--Terrance Hayes

Ladies and gentlemen, ghosts and children of the state,
I am here because I could never get the hang of Time.
This hour, for example, would be like all the others
were it not for the rain falling through the roof.
I’d better not be too explicit. My night is careless
with itself, troublesome as a woman wearing no bra
in winter. I believe everything is a metaphor for sex.
Lovemaking mimics the act of departure, moonlight
drips from the leaves. You can spend your whole life
doing no more than preparing for life and thinking.
“Is this all there is?” Thus, I am here where poets come
to drink a dark strong poison with tiny shards of ice,
something to loosen my primate tongue and its syllables
of debris. I know all words come from preexisting words
and divide until our pronouncements develop selves.
The small dog barking at the darkness has something to say
about the way we live. I’d rather have what my daddy calls
“skrimp.” He says “discrete” and means the street
just out of sight. Not what you see, but what you perceive:
that’s poetry. Not the noise, but its rhythm; an arrangement
of derangements; I’ll eat you to live: that’s poetry.
I wish I glowed like a brown-skinned pregnant woman.
I wish I could weep the way my teacher did as he read us
Molly Bloom’s soliloquy of yes. When I kiss my wife,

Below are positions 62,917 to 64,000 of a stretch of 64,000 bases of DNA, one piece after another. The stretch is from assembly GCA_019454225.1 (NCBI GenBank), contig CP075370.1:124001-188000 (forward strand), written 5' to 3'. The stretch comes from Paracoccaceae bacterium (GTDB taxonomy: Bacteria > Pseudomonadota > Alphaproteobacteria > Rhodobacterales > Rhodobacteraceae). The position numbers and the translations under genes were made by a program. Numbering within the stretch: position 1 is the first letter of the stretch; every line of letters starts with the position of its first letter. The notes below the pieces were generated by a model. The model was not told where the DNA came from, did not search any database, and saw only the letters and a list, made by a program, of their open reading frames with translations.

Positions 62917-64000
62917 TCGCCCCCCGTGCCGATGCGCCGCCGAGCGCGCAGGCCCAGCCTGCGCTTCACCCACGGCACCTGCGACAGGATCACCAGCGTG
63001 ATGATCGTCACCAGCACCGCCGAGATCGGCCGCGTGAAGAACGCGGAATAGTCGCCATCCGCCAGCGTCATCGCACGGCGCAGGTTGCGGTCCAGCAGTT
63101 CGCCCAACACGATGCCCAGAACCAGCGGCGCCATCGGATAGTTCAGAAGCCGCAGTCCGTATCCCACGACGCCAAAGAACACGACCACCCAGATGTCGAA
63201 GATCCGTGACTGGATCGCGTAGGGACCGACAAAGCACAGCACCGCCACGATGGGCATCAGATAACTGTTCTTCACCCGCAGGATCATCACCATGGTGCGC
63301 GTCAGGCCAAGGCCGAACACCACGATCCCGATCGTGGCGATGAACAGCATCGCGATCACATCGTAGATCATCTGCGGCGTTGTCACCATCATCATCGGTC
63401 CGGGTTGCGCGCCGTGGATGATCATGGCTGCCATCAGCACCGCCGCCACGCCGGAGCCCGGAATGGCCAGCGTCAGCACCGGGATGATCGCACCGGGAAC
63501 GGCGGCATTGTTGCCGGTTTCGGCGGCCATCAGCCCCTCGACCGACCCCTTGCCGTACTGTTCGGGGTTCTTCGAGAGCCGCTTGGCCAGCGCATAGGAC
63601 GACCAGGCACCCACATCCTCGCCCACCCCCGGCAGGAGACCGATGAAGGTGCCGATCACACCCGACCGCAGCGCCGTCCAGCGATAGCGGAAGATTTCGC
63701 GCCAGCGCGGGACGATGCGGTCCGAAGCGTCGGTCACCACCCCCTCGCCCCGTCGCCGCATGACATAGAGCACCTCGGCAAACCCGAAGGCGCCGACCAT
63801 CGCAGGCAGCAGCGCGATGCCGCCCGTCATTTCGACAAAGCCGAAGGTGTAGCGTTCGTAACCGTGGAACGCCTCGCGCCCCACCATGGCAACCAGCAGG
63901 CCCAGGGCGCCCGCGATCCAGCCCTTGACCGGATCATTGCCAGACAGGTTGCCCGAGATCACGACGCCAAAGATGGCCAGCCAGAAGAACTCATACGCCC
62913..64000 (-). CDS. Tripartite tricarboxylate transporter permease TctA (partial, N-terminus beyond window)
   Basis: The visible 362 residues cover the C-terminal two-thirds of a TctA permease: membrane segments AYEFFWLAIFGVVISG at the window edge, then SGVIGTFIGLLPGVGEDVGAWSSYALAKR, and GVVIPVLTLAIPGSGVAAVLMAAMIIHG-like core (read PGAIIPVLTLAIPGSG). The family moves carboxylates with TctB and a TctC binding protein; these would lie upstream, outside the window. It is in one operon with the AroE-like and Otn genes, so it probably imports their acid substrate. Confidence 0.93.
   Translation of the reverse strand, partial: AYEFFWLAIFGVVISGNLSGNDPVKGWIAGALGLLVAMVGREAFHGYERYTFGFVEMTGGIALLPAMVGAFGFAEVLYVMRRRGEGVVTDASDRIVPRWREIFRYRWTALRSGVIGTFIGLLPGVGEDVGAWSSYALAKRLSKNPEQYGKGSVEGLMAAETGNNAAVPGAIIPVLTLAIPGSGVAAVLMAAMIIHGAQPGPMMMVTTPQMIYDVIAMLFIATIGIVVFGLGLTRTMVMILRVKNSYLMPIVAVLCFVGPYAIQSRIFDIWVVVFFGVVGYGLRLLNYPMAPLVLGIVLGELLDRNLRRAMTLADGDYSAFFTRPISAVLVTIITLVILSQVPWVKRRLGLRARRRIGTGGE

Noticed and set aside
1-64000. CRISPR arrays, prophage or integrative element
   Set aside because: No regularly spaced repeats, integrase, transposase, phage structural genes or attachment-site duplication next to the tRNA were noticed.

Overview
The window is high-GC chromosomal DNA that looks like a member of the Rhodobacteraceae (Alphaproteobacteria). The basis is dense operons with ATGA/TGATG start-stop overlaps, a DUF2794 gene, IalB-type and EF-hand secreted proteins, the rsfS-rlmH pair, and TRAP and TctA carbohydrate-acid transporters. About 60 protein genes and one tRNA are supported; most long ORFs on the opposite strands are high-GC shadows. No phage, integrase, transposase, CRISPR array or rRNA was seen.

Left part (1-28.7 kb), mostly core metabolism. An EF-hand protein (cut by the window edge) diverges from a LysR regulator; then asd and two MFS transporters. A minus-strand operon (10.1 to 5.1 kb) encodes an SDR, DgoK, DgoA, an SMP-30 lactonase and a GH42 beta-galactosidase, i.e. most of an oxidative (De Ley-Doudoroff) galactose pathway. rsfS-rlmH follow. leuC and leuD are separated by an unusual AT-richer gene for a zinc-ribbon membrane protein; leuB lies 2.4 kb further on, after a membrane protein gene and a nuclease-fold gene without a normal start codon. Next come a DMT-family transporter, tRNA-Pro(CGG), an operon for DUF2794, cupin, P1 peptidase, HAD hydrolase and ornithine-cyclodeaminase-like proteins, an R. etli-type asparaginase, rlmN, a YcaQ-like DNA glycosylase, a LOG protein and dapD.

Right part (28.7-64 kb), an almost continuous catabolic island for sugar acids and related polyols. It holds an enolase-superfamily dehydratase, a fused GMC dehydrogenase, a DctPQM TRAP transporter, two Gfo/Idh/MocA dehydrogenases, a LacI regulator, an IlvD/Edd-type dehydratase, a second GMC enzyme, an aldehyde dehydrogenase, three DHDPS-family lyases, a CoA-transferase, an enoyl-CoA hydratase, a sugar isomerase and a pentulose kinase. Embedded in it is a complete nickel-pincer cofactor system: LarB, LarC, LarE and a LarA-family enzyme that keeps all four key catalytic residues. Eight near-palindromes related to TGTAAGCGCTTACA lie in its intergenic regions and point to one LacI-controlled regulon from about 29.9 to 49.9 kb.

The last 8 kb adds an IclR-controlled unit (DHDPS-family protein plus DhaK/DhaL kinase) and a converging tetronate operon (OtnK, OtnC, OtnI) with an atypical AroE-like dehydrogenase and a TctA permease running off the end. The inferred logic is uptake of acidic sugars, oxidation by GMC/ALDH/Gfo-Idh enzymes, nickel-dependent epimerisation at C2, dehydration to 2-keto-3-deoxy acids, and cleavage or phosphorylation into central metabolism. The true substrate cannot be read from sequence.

sometimes I taste her caution. But let’s not talk about that.
Maybe Art’s only purpose is to preserve the Self.
Sometimes I play a game in which my primitive craft fires
upon an alien ship whose intention is the destruction
of the earth. Other times I fall in love with a word
like somberness. Or moonlight juicing naked branches.
All species have a notion of emptiness, and yet
the flowers don’t quit opening. I am carrying the whimper
you can hear when the mouth is collapsed, the wisdom
of monkeys. Ask a glass of water why it pities
the rain. Ask the lunatic yard dog why it tolerates the leash.
Brothers and sisters, when you spend your nights
out on a limb, there’s a chance you’ll fall in your sleep.


From an interview with Terrance Hayes at Iowa Spring '18, via LitHub:

I think it is my personality that I can pretty much go into any room where people speak English and navigate around that room in terms of engaging with what they’re doing... I’m interested in form; I’m interested in culture. Depending on what space I’m in, depending on what kind of water I’m in, people see me in very different ways. But for myself, I try not to think about it too much.... 
I’m interested in Language School poetics, too. The idea that language in and of itself is a material or communicates sound that is a material—that interests me. I’m a student of poetry, and I feel like everything’s on the table, and I can use it all. I don’t necessarily have to commit to one circle, even though I feel people pulling me, “Be on my team, be on my team!” and I’m not sure if I want to be only in your part of the house. 
Interviewer: Do you think it’s because you had an anomalous path coming into poetry? You come from a small town in South Carolina and went to college because you had a basketball scholarship. You were outside the main academic pipeline and didn’t have a silver spoon. Maybe it’s generational, too. You’re not as fixed in one position. According to the sociology, boomers are more fixed in their positions and more polemical, whereas Generation X is more polyglot and less oppositional: they tend toward what one sociologist calls “the cultural omnivore” and don’t have as strict distinctions among kinds of art.